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Sing a little tune. Firehouse Art Center welcomes songwriters

The Firehouse Songwriters group meets every third Tuesday night of the month
Angel Corsi, songwriting instructor for the Firehouse Songwriters workshop, adresses the Feb. 21 class at the Firehouse Art Center. The songwriting monthly meetup, founded and hosted by Dwayne Wolff, works with local musicians on their original music. Photo by Ali Mai

At the most recent Firehouse Songwriters event, a monthly meetup at the Firehouse Art Center, musicians trickled into the gallery, guitar case in hand. Some signed up for the open mic portion of the night, while others sat, eager to learn more about the craft of songwriting.

The Firehouse Songwriters group meets every third Tuesday night of the month, with the last gathering on Feb. 21. The two-hour meetup is split between an educational presentation and song sharing.

Though the Firehouse Art Center is known for its visual art galleries and programs, it extends to other creatives including musicians. 

A Firehouse resident painter and graphic artist Dwayne Wolff, founder and host of the Firehouse Songwriters, launched the meetups in June 2022 as a way to build a community for Longmont singer-songwriters. By day, Wolff wields a paintbrush in his upstairs studio in the Firehouse. But for the evening meetups, he trades that in for a guitar and ukulele.

“I am a professional artist, but I'm sort of an amateur enthusiastic musician/songwriter, too. And I've been getting together with friends via the internet with some friends in Nashville and Chicago. We have songwriting meetings like we do song prompts, the challenges,” Wolff said. “I wanted to do something in Longmont that was similar.”

Wolff connected with Angel Corsi, a touring musician with 20 years of performing under his belt, who relocated to Longmont about six months ago. Corsi became the songwriting coach and co-host for the events, advising participants on how to write a compelling song and how to make an impact on stage.

Corsi, who describes his music as folk noir, said he seeks out groups to pass on knowledge through singing and speaking; a folk music tradition. He said he was inspired by his mentors in Los Angeles, where he’s originally from, to learn and share.

For the co-hosts, their goal is to guide and support local musicians in their songwriting journey. But more importantly, the meetups are a way to build community and lasting relationships.

“So my goal moving to Longmont was to focus on community building. Just because I'm a new kid in town, so I didn't really know anybody and I'm kind of just looking for friends. So it's one of those things where you always start with what you're most passionate about, and then you circle out, right?” Corsi said. “So for me, what I see with the Firehouse meetups is I want it to continue to grow, to create a culture behind it. And that means eventually we're going to be doing open mic shows, and Firehouse shows that are focused on singer-songwriter types.”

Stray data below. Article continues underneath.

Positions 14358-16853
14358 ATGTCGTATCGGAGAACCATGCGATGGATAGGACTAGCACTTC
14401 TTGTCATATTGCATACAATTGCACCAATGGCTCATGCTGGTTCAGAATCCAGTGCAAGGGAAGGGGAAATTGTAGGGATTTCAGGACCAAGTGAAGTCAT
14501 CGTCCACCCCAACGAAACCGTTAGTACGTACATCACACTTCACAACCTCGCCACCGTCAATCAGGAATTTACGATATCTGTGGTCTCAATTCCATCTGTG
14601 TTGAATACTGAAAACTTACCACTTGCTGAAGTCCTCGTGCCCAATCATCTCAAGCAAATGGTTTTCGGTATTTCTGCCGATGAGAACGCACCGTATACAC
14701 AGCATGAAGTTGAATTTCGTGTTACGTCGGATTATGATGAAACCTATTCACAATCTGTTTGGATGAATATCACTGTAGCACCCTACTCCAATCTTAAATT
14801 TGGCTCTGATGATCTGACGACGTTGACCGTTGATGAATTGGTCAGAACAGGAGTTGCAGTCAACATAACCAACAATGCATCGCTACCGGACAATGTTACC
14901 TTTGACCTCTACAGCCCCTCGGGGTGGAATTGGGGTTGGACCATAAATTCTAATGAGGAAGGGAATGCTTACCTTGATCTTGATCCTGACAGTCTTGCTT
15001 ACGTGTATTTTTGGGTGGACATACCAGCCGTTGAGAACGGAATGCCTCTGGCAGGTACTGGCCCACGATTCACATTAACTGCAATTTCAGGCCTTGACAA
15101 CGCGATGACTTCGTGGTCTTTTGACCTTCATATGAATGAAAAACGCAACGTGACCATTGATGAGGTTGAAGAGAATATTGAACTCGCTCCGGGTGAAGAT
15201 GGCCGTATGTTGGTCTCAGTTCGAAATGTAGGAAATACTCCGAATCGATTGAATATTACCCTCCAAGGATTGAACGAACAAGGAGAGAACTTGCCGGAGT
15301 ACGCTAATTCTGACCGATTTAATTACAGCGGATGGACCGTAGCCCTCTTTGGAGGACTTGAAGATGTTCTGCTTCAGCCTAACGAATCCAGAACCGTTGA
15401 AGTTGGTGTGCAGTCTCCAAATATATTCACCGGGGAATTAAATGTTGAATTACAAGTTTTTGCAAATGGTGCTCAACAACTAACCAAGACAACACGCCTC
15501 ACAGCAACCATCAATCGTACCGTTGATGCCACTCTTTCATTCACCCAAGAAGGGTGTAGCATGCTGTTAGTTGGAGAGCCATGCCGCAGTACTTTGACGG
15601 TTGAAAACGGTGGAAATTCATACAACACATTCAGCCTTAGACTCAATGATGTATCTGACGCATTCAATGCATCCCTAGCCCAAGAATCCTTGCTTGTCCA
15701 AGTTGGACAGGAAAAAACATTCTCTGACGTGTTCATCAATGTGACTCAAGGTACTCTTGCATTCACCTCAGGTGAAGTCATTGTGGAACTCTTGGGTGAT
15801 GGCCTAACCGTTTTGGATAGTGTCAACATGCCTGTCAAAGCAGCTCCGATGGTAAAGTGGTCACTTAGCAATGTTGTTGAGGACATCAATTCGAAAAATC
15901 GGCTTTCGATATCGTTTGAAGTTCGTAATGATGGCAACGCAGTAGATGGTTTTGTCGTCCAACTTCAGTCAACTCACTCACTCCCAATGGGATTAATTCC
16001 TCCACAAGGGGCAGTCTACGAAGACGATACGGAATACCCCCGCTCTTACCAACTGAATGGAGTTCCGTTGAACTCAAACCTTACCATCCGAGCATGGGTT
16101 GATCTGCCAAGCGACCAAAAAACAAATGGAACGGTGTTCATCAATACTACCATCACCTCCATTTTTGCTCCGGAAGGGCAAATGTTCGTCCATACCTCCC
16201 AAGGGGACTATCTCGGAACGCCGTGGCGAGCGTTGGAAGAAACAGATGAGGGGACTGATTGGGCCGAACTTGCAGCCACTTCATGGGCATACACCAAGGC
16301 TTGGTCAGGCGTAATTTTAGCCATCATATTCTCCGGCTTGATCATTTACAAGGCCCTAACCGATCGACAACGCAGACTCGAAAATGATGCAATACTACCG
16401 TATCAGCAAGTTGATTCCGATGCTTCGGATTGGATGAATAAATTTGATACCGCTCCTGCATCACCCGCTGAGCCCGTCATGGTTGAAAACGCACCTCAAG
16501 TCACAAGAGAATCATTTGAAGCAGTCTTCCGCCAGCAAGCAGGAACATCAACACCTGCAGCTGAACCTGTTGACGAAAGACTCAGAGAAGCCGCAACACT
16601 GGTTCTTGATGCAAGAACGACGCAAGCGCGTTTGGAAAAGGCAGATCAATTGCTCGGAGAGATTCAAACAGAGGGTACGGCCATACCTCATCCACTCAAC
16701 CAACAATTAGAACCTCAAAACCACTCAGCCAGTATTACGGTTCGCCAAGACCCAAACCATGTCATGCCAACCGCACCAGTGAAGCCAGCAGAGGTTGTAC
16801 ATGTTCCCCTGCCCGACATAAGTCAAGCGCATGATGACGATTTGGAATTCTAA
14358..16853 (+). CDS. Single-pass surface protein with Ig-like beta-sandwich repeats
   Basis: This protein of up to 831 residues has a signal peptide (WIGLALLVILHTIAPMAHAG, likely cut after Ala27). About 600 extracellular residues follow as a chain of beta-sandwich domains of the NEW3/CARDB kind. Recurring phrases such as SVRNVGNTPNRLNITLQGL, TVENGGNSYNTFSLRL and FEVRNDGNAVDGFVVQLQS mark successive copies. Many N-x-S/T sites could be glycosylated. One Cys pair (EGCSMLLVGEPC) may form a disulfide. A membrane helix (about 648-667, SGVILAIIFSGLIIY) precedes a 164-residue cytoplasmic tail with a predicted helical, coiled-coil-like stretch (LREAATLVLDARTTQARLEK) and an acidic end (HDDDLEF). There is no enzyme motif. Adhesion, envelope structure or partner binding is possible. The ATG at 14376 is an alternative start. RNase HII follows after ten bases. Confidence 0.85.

Longmont resident Nancy Chapman found out about the Firehouse Songwriters after getting out of an appointment and walking past the Firehouse Art Center. She read the flier on the door and thought it was a perfect place for her to explore songwriting. The February meetup was Chapman’s fifth or sixth time attending.

She said she used to write songs, but a busy life with family and work took precedence. Chapman is in a band with her granddaughters called Liquid Lemon Loaf, but added that they play because her bandmates are out of state.

Now that Chapman is retired, she wants to get back into songwriting “just have some fun with it.” She enjoys the meetups because of its welcoming environment and the opportunity to hear her songs.

“I love it. I mean, great people. Great vibe. [Corsi] is so good at teaching like all the different elements of songwriting and stage presence so I really appreciate that,” Chapman said.

Though Wolff and Corsi host and guide the workshops, they hand the reins over to the participants. The agendas are informed by requests from past meetings.

“At first when I started I guess, my idea was, be more like working on song prompts with like minded people. But I found early on that I really had to let the group define the agenda, not me trying to impose one on them,” Wolff said. “I think people are most interested in getting their songs heard so it’s an important element of it to play with their music and have somebody listen to it. And I think that's one thing that this group offers is it's not a pub. It's not someplace where people are doing something else and you happen to be playing music. People come to listen to what you're doing.”

Since some participants may just want to try out their material without critics, Corsi said they have a few parameters to ensure the workshops are welcoming. One of the rules is that feedback can only be given if the musician requests it.

“This event is very driven by people that want to share their original music. It's a safe space for that,” Corsi said.

The next Firehouse Songwriters meeting is on March 21 from 6 to 8 p.m. in the Firehouse Art Center main gallery. Interested parties can see the full calendar here or join the Firehouse Songwriters Facebook group

In addition to the free Firehouse Songwriters meetups, Corsi will host a donation-based songwriting masterclass seminar at the Firehouse Art Center’s south gallery from 1 to 5 p.m. on March 5.


Ali Mai

About the Author: Ali Mai

Ali Mai is freelance writer and photographer, covering business for the Longmont Leader. She writes the weekly column "Longmont Local."
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